According to Salt director Phillip Noyce, Liev Schreiber is “the greatest American actor of his generation.” With a career that includes the serious (theater and independent movies) and the popcorn (comic book franchises and action films), Liev Schreiber commands attention.
Whether Liev Schreiber is sitting seats away from this writer as he did in the movie theater we attended for the Salt screening in Washington DC recently, or when he relaxes at the Ritz-Carlton Georgetown with SheKnows to discuss the role of CIA operative Ted Winter that was clearly a part Schreiber yearned to play, Liev Schreiber is one class act.
Generations have basked in Liev Schreiber’s talent. A quick look at his resume is impressive — the Scream series, Ron Howard’s thriller Ransom, Defiance alongside Bond’s Daniel Craig, X-Men Origins: Wolverine as Hugh Jackman’s nemesis, Ang Lee’s Taking Woodstock and as the writer-director and star of the astounding Orson Welles Citizen Kane biopic RKO 281.
Liev Schreiber sits down with SheKnows and talks Salt, his career on film and life with his kids and better half, Naomi Watts.
Liev Schreiber scores in Salt
SheKnows: What first drew you to the world of Salt?
Liev Schreiber: Initially, I thought, “Here’s another CIA operative.” I’ve played one before. I’m fascinated by them. I’d play them again. They’re really intriguing and enjoyable characters to play. They’re real puzzles and this has a whole dose of popcorn in it which made it really fun. When I picked up the paper yesterday and read that we had completed the swap with the 10 Russian sleepers, it really grabbed me again. What kind of person does this? And how do they feel about it? I couldn’t help thinking, “Do all of them (the Russian spies) want to go back?” Do any of them have relationships here that they wanted to maintain, children, lifestyles, homes and if they don’t care about those things, what kind of person is that? That’s a level of patriotism that I’m not sure I completely understand.
SheKnows: Did current CIA agents affect your performance, or who influenced this particular CIA operative you’re playing?
Liev Schreiber: Fortunately, while I was preparing for this film, Na (Naomi Watts) was preparing for Fair Game. So, Valerie, Valerie Plame was around a lot. I got to hang out with Valerie and I’ve met a lot of CIA consultants — none under the conditions that I had met Valerie. Valerie was particularly interesting to me because usually when you meet a consultant they’re happy they’re on a film. But, Valerie was somewhat different. She had been fingered by her own government. She was exposed. She had an interesting relationship with the CIA. What I got from Valerie that was a value to me was that the part that I don’t understand is what most motivates someone to do something like that and it’s the patriotism. That woman is truly an American patriot. That was always her motivation until she was exposed. She was devastated by that. You see it when you meet her personally. Emotionally, it still hurts her. She thought what she was doing was right. If you think about it, they don’t get paid a tremendous amount of money. So, who does that and why do they do that? That for me is why they are such fascinating characters.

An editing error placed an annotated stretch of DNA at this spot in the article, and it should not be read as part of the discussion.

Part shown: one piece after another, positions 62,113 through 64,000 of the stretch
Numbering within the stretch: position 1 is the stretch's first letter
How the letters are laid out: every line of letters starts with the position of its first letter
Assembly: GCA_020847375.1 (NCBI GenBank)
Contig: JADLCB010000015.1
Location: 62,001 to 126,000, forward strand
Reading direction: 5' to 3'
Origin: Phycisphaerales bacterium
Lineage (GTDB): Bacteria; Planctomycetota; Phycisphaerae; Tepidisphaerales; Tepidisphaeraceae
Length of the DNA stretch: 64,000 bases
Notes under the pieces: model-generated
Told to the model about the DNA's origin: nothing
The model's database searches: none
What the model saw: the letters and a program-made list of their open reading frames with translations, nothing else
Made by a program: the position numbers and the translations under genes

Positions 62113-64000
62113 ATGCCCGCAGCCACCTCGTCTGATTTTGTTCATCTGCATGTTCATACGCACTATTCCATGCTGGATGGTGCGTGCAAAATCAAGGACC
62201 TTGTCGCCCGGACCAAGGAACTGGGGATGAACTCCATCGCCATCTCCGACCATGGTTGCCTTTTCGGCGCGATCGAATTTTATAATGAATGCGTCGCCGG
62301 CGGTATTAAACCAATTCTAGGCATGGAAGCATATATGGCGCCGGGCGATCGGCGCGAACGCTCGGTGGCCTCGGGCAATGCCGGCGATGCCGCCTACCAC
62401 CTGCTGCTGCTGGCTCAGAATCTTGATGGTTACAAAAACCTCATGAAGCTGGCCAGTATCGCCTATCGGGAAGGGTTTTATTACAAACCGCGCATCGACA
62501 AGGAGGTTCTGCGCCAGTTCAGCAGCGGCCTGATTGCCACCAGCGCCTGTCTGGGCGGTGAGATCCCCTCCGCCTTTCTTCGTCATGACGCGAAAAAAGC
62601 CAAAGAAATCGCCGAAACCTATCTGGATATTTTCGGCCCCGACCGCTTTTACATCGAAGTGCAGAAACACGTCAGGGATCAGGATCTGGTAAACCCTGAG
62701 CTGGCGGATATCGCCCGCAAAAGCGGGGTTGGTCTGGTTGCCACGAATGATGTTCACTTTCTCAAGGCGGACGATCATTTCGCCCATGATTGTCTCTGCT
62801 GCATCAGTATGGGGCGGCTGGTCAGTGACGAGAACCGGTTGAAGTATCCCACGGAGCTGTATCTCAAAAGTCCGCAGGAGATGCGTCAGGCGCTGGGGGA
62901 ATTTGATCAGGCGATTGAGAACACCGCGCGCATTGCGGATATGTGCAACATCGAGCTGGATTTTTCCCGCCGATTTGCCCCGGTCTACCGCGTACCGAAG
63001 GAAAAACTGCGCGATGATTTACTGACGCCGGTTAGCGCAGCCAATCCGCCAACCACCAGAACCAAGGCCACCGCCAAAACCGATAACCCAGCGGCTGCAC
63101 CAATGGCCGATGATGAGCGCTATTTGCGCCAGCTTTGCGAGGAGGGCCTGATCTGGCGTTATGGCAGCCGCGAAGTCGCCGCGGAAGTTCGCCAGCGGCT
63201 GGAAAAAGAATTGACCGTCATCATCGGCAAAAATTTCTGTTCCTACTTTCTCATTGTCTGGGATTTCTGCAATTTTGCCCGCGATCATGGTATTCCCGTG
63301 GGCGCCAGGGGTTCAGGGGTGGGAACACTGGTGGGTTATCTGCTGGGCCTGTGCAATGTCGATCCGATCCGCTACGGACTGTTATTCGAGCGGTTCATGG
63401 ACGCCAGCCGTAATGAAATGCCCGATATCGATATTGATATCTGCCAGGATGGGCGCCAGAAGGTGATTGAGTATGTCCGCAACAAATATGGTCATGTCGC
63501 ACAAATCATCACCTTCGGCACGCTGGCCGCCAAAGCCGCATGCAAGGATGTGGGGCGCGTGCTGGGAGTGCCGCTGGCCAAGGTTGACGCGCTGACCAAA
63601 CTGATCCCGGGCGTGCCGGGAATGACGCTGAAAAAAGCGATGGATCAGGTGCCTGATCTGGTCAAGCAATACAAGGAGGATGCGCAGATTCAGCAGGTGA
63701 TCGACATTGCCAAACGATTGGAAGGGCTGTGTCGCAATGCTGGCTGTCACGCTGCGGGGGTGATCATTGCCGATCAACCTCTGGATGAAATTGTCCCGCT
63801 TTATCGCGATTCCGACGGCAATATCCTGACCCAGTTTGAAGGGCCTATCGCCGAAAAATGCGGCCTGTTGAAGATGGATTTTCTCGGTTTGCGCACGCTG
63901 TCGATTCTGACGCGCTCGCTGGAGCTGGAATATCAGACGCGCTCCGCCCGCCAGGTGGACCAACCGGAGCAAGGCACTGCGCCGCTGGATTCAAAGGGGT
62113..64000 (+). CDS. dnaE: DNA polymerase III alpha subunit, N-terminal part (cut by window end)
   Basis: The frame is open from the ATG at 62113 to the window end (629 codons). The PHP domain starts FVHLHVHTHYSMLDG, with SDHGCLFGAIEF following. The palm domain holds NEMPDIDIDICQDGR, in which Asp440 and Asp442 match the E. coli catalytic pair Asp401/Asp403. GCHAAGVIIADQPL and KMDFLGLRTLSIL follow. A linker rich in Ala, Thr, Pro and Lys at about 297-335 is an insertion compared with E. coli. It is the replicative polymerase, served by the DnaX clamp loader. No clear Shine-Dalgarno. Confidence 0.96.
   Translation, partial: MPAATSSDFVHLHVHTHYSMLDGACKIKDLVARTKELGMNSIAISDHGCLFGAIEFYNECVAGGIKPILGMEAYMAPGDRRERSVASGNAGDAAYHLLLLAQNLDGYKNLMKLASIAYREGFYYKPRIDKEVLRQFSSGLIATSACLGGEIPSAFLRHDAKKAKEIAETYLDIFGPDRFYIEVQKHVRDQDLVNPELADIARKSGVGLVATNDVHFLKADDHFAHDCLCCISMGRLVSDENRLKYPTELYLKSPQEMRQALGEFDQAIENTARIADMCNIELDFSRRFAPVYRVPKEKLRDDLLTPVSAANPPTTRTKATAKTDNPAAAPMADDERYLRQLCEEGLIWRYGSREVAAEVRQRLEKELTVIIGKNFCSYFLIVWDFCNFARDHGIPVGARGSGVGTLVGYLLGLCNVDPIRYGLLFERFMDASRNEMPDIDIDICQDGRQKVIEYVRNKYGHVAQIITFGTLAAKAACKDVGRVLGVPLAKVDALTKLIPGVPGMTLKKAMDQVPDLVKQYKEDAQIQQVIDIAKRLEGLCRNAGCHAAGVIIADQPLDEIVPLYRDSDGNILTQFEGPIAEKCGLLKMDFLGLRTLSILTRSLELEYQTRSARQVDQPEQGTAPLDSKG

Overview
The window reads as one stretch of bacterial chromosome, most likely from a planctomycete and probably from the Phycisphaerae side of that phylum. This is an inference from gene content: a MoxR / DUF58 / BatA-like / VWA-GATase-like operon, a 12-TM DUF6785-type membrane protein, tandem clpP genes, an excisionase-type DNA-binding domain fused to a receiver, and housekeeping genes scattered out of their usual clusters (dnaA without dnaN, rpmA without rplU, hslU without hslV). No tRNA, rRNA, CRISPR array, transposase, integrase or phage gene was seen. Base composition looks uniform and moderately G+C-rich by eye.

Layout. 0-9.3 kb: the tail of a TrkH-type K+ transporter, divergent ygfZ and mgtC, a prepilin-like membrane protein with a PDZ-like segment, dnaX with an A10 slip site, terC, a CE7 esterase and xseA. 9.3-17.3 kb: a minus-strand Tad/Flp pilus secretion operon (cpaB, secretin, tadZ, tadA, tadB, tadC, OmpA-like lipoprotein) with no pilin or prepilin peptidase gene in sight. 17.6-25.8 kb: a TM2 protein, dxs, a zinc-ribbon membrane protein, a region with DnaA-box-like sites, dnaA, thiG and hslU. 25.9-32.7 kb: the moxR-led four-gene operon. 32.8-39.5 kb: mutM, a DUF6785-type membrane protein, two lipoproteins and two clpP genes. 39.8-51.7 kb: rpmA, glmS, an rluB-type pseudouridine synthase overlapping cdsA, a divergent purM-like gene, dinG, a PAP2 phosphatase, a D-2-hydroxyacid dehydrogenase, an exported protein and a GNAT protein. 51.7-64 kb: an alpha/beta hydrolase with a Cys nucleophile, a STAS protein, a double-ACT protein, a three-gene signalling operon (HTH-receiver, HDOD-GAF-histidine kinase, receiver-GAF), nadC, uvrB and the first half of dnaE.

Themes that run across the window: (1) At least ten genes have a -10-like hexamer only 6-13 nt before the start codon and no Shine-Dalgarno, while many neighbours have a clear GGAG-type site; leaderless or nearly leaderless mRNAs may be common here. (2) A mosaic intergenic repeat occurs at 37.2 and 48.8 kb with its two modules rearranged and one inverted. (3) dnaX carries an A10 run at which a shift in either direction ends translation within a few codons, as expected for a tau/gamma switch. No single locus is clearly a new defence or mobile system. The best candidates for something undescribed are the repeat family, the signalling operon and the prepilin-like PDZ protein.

SheKnows: Is there a spy novel you’d love to bring to the screen?
Liev Schreiber: I’ve always wanted to do the Jack Ryan series [laughs]. I was in The Sum of all Fears. I think (Tom) Clancy writes it very well. He gets the duality of it.
Actors & Spies: Two of a kind?
SheKnows: Do you see a similarity between an actor and a spy?
Liev Schreiber: It makes a lot of sense. The best liars are the ones who believe their own lies. The only people that do that professionally are secret agents and actors — and adulterers [laughs].
SheKnows: You have done quite a variety of films and stage work in your career from writing and directing RKO 281 to your Tony nominated theater work, to independent movies and big blockbusters. What’s been your secret alternating between those worlds and was the action movie genre always one you sought to conquer?
Liev Schreiber: It’s funny. I only realize it when I talk to the press [laughs]. You bring up the action movies, and I’m like, “Oh, yeah, I’m doing a lot of action movies.” For an actor, that sometimes is what we say to each other. “Nice, you got that comic book franchise.” [Laughs] You’re right, it’s action movies I’m doing. It’s been really fun. I’m a fan of the genre when it’s done well, particularly spy thrillers. I love them. It really appeals to the boy in me, too, you know? Shooting guns and chasing people — it is really fun.
SheKnows: What about Angelina Jolie and her turn as an action hero in Salt?
Liev Schreiber: I had met her years ago at Sundance. I get uncomfortable around really beautiful women and famous people. So, Angelina presented kind of a problem for me [laughs].
Liev on Angelina and Naomi
SheKnows: Did you tell Naomi that you were intimidated by Angelina Jolie?
Liev Schreiber: No, I didn’t. But now I guess she’ll know [laughs]. But on Salt, we bonded very quickly over kids. We’d be shooting and we’d stop and talk about teething or time-outs. That was great! This is a person I can relate to. One of the best tricks about playing these kinds of characters is understanding the domesticity of these people’s lives, as opposed to what they do, is really compelling. I was really relieved that we hit it off right away.
SheKnows: You and Naomi Watts starred in Painted Veil together, would you do it again?
Liev Schreiber: I’d do it again! Sure, I hope so. That was the first and only time. No! We just did a short thing. Naomi and I play two parents who are really hardcore into home schooling. It’s pretty awesome. It’s pretty wild [laughs].
SheKnows: What’s next for you?
Liev Schreiber: It’s been a really busy year and I’m looking forward to hanging with my boys.